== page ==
Let's all just take a chill pill. (a.k.a how women could become better evangelists)

Sunday, May 12, 2013

A few years ago, before I was married, I was on a staff team with a large majority of young mothers, pregnant women, or women who were yearning to be pregnant.

I myself had never had much of a longing to be a mother or to be pregnant, and so I tried to steer clear of conversations amongst those women. It felt awkward, forced, to be sitting there, smiling, pretending to know or even care about babies and children.

Then, we went on a retreat, and though I liked hanging out with most of these women one on one, I felt as though it was unbearable being with them all together. Picture this: a lot of women talking about strollers (bugaboo or stokke?), diapers (pampers or apple cheeks? disposable or cloth?), and even... nipple cream (apparently 'em milk jugs can get pretty cracked and dry.)

t.m.i. right?

That's how I felt. I felt isolated, not understanding this whole world, and not quite sure if I would ever understand it. I felt mislead, like I had been duped into going on a mother's retreat instead of a women's retreat.

Fast forward a few weeks, months, years, and I've actually learned two things about that situation.

1. I needed to take a chill pill. 

In those years following, I found out that all those conversations that I was awkwardly a part of enabled me to have a greater scope of conversation. I can hold my own when I'm talking to a mother about strollers: the Bugaboo donkey is nice, but might be too wide in small city shops; the Stokke is has really nice lines but doesn't do very well on terrain, etc.

Being able to hold my own and to talk about things a mother cares about makes me a more versatile evangelist.

I don't need to restrict myself to talking to college aged students (as per my job description), or to married women in their mid-20s (as per my life stage). I can talk to other women in a variety of life stages and feel confident in those conversations because I can identify (or at least try to identify) with the things that are important to them (nipple cream one of those things... sometimes).

2. They needed to take a chill pill.

Being a good evangelist means being sensitive to the people around us, which is easier said than done. We've all been around the bride who talks incessantly about wedding planning, or the student who can only talk about impending exams. In my case, it was the mothers who couldn't stop talking about their children.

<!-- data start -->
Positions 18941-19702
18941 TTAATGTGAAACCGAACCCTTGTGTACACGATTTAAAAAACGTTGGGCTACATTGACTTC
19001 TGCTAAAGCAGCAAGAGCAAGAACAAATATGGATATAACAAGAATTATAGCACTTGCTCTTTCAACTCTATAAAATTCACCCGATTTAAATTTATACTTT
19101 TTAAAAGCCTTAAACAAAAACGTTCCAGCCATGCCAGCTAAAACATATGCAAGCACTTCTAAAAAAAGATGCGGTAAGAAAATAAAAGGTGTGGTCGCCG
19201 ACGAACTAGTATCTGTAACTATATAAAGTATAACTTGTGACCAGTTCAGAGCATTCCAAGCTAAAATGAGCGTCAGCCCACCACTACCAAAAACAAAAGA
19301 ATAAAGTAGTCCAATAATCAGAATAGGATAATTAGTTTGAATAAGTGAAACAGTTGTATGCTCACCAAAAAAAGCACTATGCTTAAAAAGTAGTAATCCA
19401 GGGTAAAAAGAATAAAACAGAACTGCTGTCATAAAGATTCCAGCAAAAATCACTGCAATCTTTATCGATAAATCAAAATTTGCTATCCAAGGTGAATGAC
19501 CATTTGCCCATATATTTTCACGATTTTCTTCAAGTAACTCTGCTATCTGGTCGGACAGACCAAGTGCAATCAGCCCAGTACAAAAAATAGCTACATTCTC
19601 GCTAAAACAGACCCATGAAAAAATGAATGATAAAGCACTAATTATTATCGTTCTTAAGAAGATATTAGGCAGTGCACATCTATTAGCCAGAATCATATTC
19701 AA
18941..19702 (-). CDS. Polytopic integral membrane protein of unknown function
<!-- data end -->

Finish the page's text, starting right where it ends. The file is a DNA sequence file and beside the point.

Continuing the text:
The reality is that we are all good at talking about the things we are going through, but not very good at putting ourselves in the shoes of others.

We don't think about the barren woman who might struggle to hear about the 'plight' of the fertile, or the student who just failed out of university and doesn't have a clue what she'll do.


A year ago, for a few months, I was a married person in the minority, hanging out with a bunch of singles. They would go off and do their thing and would often decline to invite me (sometimes forgetting, sometimes perhaps purposefully). I felt really hurt and isolated, but when I took a step back, I thought, why would they want to invite me? The married are constantly guilty of flaunting their non-singleness, and PDA isn't the most appealing thing to witness even as a married person, let alone a person struggling to come to terms with her singleness.

The singles probably needed to take a chill pill and realize that married people aren't aliens who can't identify with singlehood (after all, we were all single at some point), but married people need to also take a chill pill and strive to not flaunt what could easily be a sore point in someone else's life. Being a married person, it is my responsibility to deconstruct the negative impression that my predecessors have left on singles, and to show them that we aren't all that different, after all.

This will make me a better and more trustworthy evangelist.


Something I've noticed about HH and his guy friends is that they can often pick up wherever they left off. Guys seem to, generally, be able to talk about a myriad of topics, and that makes them effective evangelists, giving them multiple 'ins' to gospel conversation.

As women, we need to work on this, becoming all things to all women in order that they might gain Christ. We aren't defined by singlehood or motherhood or ____(insert adjective here)__hood. Our identity comes from Christ, and Christ was stellar at was being able to identify with people from all sorts of backgrounds and genders. This made Him the best evangelist there has ever been. We would do well to learn from Him.

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